Rating moves manageable to positive

The importance of ratings – especially the triple-A gold standard – has eased in global rates markets in the past decade as many of the world’s reserve borrowers have experienced rating decline. Australian issuers have experienced positive and negative rating moves in recent months – but say neither has had a huge impact.

ZAUNMAYR Was there any noticeable impact on the Australian Office of Financial Management’s bond tenders or investor response more generally following S&P Global Ratings’ revision of the outlook on Australia’s sovereign AAA rating to stable from negative?

WHEADON No. There was very little impact on investor demand for Australian bonds when S&P placed us on negative outlook, either. But the revision is an expression of confidence in the Australian economy and the government’s fiscal path. It is nice to be one of only nine countries to hold a triple-A credit rating from all three major rating agencies.

ZAUNMAYR New South Wales Treasury Corporation and Treasury Corporation of Victoria had downward rating revisions at the end of 2020 – by one notch and two respectively. These were largely accepted as inevitable to put the states on an improving economic trajectory. Now economic recovery has begun is positive ratings revision a priority for state governments?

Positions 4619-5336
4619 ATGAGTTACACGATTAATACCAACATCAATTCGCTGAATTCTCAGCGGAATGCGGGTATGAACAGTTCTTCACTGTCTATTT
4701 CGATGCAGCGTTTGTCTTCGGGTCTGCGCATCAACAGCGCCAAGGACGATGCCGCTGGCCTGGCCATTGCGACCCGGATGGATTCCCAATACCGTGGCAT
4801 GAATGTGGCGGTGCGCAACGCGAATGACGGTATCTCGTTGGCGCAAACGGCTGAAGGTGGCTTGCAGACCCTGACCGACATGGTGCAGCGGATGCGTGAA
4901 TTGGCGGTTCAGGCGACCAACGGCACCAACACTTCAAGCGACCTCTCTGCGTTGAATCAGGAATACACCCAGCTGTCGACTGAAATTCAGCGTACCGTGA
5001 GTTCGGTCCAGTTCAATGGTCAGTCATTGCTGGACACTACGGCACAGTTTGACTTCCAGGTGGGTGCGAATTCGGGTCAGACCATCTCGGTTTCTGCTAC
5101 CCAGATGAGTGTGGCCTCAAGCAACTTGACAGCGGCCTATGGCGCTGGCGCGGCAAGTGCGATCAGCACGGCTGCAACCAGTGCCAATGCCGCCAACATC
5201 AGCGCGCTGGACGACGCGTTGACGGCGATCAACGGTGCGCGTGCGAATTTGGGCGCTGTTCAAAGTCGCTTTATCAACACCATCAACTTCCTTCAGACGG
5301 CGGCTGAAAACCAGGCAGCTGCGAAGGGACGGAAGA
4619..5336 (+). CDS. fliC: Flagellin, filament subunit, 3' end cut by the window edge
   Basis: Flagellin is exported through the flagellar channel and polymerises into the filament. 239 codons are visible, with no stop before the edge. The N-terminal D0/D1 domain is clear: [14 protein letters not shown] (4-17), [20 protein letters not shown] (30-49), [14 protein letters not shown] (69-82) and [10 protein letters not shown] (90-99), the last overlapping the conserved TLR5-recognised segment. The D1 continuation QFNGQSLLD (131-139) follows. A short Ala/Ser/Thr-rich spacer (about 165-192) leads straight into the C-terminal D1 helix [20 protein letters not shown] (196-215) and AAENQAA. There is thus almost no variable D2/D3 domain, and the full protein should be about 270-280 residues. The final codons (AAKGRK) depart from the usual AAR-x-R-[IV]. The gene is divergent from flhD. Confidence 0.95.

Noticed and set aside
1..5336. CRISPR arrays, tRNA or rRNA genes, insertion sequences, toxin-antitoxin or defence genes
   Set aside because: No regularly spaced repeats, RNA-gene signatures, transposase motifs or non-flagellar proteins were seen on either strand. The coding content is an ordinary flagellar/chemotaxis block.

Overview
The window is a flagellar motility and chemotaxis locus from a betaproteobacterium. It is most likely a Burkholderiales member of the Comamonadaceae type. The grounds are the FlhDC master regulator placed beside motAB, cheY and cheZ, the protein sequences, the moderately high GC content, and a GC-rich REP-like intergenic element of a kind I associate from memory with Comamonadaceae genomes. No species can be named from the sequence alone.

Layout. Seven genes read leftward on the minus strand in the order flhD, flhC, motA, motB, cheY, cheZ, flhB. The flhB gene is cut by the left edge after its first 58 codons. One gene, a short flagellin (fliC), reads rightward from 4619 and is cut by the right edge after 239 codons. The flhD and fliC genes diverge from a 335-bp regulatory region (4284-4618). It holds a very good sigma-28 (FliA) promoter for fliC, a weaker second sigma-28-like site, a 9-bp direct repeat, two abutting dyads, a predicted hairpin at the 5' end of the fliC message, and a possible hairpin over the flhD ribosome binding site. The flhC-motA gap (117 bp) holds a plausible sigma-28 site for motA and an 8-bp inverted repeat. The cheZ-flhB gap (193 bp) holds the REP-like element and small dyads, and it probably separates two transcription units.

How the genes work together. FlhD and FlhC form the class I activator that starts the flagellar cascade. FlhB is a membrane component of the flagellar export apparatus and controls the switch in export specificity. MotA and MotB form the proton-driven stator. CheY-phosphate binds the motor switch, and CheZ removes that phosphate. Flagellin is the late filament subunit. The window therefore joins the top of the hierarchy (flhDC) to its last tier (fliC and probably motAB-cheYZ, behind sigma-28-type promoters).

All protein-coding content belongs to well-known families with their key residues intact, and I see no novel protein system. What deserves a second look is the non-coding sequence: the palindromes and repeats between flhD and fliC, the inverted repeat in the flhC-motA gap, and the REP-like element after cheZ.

KENNA I think we all benefit from the strong position of the Australian economy. New South Wales is still Aaa with Moody’s [Investors Service] and the government, through the Fiscal Responsibility Act, is committed to managing the state’s finances consistent with a triple-A rating. This commitment has not changed.

The timing of a rating change is a matter for rating agencies. S&P in its budget bulletin highlighted the New South Wales economic rebound and that the path back to a surplus will likely be faster than previously anticipated.

KELLY The Victorian treasurer has outlined the state’s four-step plan for fiscal recovery. Clearly, returning to surplus and stabilising debt levels – two of the steps – are key precursors to a positive rating change.

It will take time to recover. Rating agencies do not tend to turn ratings around particularly quickly so I think we will need to remain patient.

It is interesting that the impact of the double downgrade was very contained. We underperformed by 6 basis points on the day but by the end of the week it was only 3-4 basis points. I think this gives a good indication that, globally, investors still see the Australian states as being in a pretty good position compared with global peers.